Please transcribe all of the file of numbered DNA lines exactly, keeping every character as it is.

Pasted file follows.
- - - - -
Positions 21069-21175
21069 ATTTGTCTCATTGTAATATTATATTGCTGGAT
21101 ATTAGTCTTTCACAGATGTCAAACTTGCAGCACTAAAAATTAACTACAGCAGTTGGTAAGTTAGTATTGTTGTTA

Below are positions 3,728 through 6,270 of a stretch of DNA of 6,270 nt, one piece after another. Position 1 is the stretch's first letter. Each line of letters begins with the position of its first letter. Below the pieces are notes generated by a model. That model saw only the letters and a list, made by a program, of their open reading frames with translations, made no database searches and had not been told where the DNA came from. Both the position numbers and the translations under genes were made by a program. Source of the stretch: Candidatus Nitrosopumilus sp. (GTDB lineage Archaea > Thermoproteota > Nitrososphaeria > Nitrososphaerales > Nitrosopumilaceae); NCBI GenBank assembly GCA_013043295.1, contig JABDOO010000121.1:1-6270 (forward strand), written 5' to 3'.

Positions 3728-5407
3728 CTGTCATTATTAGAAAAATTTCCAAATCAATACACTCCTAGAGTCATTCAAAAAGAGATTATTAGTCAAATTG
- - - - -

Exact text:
Positions 21069-21175
21069 ATTTGTCTCATTGTAATATTATATTGCTGGAT
21101 ATTAGTCTTTCACAGATGTCAAACTTGCAGCACTAAAAATTAACTACAGCAGTTGGTAAGTTAGTATTGTTGTTA

Below are positions 3,728 through 6,270 of a stretch of DNA of 6,270 nt, one piece after another. Position 1 is the stretch's first letter. Each line of letters begins with the position of its first letter. Below the pieces are notes generated by a model. That model saw only the letters and a list, made by a program, of their open reading frames with translations, made no database searches and had not been told where the DNA came from. Both the position numbers and the translations under genes were made by a program. Source of the stretch: Candidatus Nitrosopumilus sp. (GTDB lineage Archaea > Thermoproteota > Nitrososphaeria > Nitrososphaerales > Nitrosopumilaceae); NCBI GenBank assembly GCA_013043295.1, contig JABDOO010000121.1:1-6270 (forward strand), written 5' to 3'.

Positions 3728-5407
3728 CTGTCATTATTAGAAAAATTTCCAAATCAATACACTCCTAGAGTCATTCAAAAAGAGATTATTAGTCAAATTG